So whether you’re launching a store, a restaurant, a church, or a new ministry, you need to do all you can to make your opening grand. And because I spent a few years in the food service industry in high school and after college, as well as a brief stint in the public service sector, I’m obviously qualified to tell you exactly how to do that. (I also had surgery once, so if you need something removed, call me.)

  1. Acknowledge the stress. Not many people enjoy lines, and lines tend to make somewhat sane people turn into crazed, elbow-throwing maniacs. You know opening day will be stressful. People won’t necessarily know where to go, what to do, or how to act. Acknowledge it. Embrace it. Prepare for it. Play off of it.
  2. Have twice the workforce you think you’ll need. At one of our grand openings, the number of employees seemed like it matched the number of customers. They were at every entrance, on every register, holding every door, keeping every item stocked. There wasn’t much of a chance to get stressed, because an answer was just a few feet away.
  3. Keep it fun. If you get the first two right, keeping it fun won’t be a problem. When you walk into the day with a huge team and embrace the insanity of it all, it changes your focus and your filter. One business got that. The other seemed caught off guard that people actually showed up, and it showed in their attitudes.
  4. Give stuff away. Whether it’s a Coke or a car or a coupon for my next visit, you should honor the effort of a first-day customer with a reward. Have a drawing. Give a door prize. But do something to show your gratitude for them giving you some business. (Hint: giveaways also take the sting out of standing in a long line.)
  5. Give me something to talk about. In his great book Tribal Knowledge, John Moore says that “tourists bring home souvenirs, but explorers bring home stories.” In other words, you don’t want to send a valued customer away with a few consumable trinkets. Nope, you want to create a rich experience that they’ll replay to their friends.
Here’s a deep thought for you: nobody can visit your business a second time before they visit it for the first time. But to ensure second-time access, you’ve got to get the first time experience right.

If you’re a church leader, remember that every Sunday is somebody’s first Sunday. What are you doing to make sure their opening is grand?

Comment below.

When I was in 8th grade, I had a gig as a teacher in “Children’s Church,” which is where Christian parents send their kids so they won’t whine for the grape juice and little stale crackers that’s served in Big Church Communion.

Children’s Church was a sweet job if you could get it. All you had to do was study for the talk, write out the talk, and then stand up and teach the talHEY YOU STOP CLIMBING ON THAT WHAT ARE YOU INSANE?!?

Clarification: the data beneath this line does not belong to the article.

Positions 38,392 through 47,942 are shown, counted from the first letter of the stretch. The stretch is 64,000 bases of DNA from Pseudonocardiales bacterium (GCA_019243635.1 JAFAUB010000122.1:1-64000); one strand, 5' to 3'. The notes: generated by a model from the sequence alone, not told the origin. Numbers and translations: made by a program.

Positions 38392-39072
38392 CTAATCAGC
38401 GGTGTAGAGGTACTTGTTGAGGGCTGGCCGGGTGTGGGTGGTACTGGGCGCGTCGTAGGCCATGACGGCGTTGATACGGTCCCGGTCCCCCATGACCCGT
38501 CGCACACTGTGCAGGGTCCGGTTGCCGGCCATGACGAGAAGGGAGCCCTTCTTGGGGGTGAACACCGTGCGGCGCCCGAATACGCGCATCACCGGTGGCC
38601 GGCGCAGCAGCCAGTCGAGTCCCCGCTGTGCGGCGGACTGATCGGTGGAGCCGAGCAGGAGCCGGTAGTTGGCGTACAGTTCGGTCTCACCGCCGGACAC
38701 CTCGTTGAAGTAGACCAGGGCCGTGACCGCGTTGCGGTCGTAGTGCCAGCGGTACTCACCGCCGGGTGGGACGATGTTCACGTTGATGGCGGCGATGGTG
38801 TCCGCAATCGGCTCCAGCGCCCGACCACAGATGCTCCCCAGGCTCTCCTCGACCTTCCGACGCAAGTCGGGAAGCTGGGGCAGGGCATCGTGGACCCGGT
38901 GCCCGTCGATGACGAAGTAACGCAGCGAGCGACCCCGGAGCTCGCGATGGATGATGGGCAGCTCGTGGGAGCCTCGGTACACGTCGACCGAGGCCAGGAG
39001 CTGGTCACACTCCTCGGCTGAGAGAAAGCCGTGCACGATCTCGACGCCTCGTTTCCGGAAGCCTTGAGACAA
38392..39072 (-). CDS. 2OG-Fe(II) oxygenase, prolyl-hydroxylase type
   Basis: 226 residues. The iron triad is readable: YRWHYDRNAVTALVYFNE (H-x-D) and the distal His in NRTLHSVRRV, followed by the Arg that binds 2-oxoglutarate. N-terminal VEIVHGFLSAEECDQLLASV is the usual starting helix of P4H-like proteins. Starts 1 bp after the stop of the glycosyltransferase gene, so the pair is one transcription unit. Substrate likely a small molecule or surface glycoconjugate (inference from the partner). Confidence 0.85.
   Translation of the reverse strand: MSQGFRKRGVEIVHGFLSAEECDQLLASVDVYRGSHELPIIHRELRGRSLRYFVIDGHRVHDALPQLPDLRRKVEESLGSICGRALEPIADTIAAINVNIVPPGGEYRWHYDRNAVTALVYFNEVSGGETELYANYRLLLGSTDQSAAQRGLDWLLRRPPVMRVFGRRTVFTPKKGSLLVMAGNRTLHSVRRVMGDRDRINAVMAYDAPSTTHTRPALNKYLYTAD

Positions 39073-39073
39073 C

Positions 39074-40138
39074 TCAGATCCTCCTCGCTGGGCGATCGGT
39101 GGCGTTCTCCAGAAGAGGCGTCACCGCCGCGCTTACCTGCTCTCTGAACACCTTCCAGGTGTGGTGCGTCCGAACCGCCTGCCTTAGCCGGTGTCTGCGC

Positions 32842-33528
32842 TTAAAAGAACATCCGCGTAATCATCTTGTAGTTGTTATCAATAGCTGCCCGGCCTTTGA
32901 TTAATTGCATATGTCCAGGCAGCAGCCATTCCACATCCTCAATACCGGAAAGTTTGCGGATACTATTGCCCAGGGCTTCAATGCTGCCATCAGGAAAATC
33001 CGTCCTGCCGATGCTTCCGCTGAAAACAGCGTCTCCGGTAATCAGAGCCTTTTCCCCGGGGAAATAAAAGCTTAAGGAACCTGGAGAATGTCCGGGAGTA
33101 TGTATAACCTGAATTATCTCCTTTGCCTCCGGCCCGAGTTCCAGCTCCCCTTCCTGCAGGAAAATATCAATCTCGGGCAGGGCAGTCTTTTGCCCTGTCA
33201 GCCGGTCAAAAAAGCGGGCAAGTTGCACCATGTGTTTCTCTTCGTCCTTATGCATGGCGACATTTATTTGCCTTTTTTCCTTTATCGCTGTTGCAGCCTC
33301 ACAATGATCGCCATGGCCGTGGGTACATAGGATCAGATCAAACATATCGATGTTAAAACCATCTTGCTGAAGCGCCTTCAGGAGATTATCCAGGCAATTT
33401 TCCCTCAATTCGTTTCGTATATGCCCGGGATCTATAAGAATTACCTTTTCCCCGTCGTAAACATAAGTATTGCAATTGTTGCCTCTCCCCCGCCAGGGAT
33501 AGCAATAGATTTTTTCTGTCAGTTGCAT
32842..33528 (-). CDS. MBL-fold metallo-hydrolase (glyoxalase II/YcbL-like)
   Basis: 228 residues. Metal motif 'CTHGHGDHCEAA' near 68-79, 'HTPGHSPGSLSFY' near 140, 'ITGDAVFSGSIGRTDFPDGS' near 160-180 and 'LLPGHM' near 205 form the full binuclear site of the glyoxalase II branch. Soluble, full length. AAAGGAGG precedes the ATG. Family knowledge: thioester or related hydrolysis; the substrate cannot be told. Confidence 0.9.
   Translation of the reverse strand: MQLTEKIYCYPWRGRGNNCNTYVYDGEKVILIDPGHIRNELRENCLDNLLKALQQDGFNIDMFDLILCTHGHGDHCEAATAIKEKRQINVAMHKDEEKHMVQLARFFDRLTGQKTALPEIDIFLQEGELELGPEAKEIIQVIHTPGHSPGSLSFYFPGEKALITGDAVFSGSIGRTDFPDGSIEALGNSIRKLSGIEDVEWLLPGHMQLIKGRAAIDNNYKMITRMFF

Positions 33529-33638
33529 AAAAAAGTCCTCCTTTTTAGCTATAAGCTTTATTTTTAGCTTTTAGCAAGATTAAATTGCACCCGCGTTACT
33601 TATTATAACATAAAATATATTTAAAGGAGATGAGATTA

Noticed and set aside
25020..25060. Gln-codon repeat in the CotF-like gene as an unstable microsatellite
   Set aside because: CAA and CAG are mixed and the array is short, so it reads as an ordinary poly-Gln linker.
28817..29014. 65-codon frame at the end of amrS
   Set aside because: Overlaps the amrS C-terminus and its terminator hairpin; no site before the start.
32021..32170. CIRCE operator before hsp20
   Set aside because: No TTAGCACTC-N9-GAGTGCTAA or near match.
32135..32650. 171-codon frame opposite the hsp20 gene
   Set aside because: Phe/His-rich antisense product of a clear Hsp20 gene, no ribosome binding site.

Sorry. Flashback.

One of my weekly challenges was to introduce a memorable object lesson that the kids could remember through the week and temporarily distract them from bonking each other on the head with a flannelgraph board. One 4th of July weekend, my memorable object lesson was a homemade firecracker. This was not just any firecracker. This was a firecracker made out of a paper towel roll that I painted red, put caps and authentic looking warning labels on either end, and placed a bona fide wick in the top that sparkled when it was lit.

You’re right…this was no firecracker. This was a stick of dynamite. And it was awesome.

The talk was based out of Matthew 23:27, where Jesus told the Pharisees that they looked good on the outside, but were dead on the inside (you can’t pull any punches with self-righteous second graders). And in what would be a defining moment in the history of object lessons, I was going to barricade the kids behind furniture, and then light this beautiful stick of dynamite and let it flash and pop and sparkle down, until it finally just puttered out.

(This is the point where I should mention that the brilliance of that object lesson was obscured by the face that little Jon Bass ran and told his worship pastor daddy that I had lit a stick of dynamite and blown a hole in the wall of the choir room, and before I knew it I had a line of angry deacons ready to revoke my Children’s Church teacher’s license. But I digress.)

The lesson for the pharisaical second graders is the lesson for us all: we can look good on the outside. We can sparkle and pop. We can have all the outward appearances of someone who’s going to make a bang.

But we’re still a dud inside.

Duds happen when we fail to instill the disciplines necessary for growth. We avoid reading the Bible, we put off prayer, we don’t do life in community. Duds happen when we don’t cultivate an inner life that matches our outer life. Duds putter out. They leave us hollow.

The gospel is the antidote to a dud-deadened life. It’s no longer our failed attempts, but his finished work. It’s not our worthless acts, but his worthy sacrifice.

It’s Christ in us, the hope of our glory.